Over the years, Tetrault said, she’s enjoyed many luncheons and coffees with the members, but now that Panke is at the helm, she’s learned how to sing better.
“Julie seems tireless in her attention to detail,” Tetrault said.
Panke, who also has directed the mixed Capital Community Voices since 1995, said her focus has always been on getting her choruses to produce a beautiful sound and a uniformity of vowels, which makes for cleaner diction.
“But the sound for an all-women’s chorus is not sweet and angelic as it was expected to be years ago,” Panke said. “This is a more confident sound, . . . more edge. It’s also a less muddy sound. And women can do close harmony.”
Women’s community choruses are still fairly rare and Panke, like Tetrault, enjoy the perks.
“We can let our hair down,” Panke said with a laugh. “We have fun. We know how to nurture and support.”
She’s also committed to expanding the repertoire, which is why she asked Crescenz to write a piece for the club.
“We’d sung her repertoire before and when the commissioning opportunity arose, she was the perfect person because she’d written for women’s chorus.” Panke said.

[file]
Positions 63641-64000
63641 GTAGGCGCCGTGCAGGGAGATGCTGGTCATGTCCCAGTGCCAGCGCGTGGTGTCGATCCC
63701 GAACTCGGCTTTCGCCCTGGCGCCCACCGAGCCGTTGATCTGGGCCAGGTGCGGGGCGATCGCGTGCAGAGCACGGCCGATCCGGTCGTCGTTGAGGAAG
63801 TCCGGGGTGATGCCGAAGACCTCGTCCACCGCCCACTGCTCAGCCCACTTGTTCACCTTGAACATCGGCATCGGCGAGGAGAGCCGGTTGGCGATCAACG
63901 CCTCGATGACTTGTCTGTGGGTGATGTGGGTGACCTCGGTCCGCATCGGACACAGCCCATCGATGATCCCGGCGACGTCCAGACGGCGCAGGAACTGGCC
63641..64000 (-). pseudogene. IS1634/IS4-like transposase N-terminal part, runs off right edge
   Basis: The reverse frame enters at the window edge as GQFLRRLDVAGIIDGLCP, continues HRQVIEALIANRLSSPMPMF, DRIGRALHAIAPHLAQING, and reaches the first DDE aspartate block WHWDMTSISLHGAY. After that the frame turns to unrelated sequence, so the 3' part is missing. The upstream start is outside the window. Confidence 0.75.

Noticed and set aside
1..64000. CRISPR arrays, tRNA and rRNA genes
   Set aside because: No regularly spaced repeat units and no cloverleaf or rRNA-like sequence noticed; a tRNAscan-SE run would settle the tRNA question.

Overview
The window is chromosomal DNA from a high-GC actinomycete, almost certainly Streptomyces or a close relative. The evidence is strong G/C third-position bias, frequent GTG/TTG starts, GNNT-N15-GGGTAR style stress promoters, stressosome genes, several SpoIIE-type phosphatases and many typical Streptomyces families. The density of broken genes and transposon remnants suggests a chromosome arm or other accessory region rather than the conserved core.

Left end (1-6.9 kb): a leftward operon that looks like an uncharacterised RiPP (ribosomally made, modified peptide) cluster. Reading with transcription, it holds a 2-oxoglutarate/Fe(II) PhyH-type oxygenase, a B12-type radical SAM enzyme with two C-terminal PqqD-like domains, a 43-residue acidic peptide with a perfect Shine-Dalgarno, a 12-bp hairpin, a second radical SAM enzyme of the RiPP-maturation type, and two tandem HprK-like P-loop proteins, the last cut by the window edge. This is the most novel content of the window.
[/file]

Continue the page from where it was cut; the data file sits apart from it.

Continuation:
Crescenz is expected to attend the concert. This is the fourth commission for the club.
Because the concert is a special one, Panke wanted to share the event. She said she knew of the Musicians of Ma’alwyck and of its historical bent and decided MOM would make a good partner. MOM will play Amy Beach’s “Berceuse” and Victor Herbert’s Serenade, both for cello and piano; Gershwin/Heifetz’s “It Ain’t Necessarily So” and Schwartz/Stone’s “Dancing in the Dark” for violin and piano.
Also featured will be Elaine Houston of Channel 13, who will give a history of women’s achievements in Schenectady, and drummers Tony Riccobono and Leonard Tobler in the pop selections.
The club is always looking for new members. No auditions are held, although being able to read music is helpful, Panke said.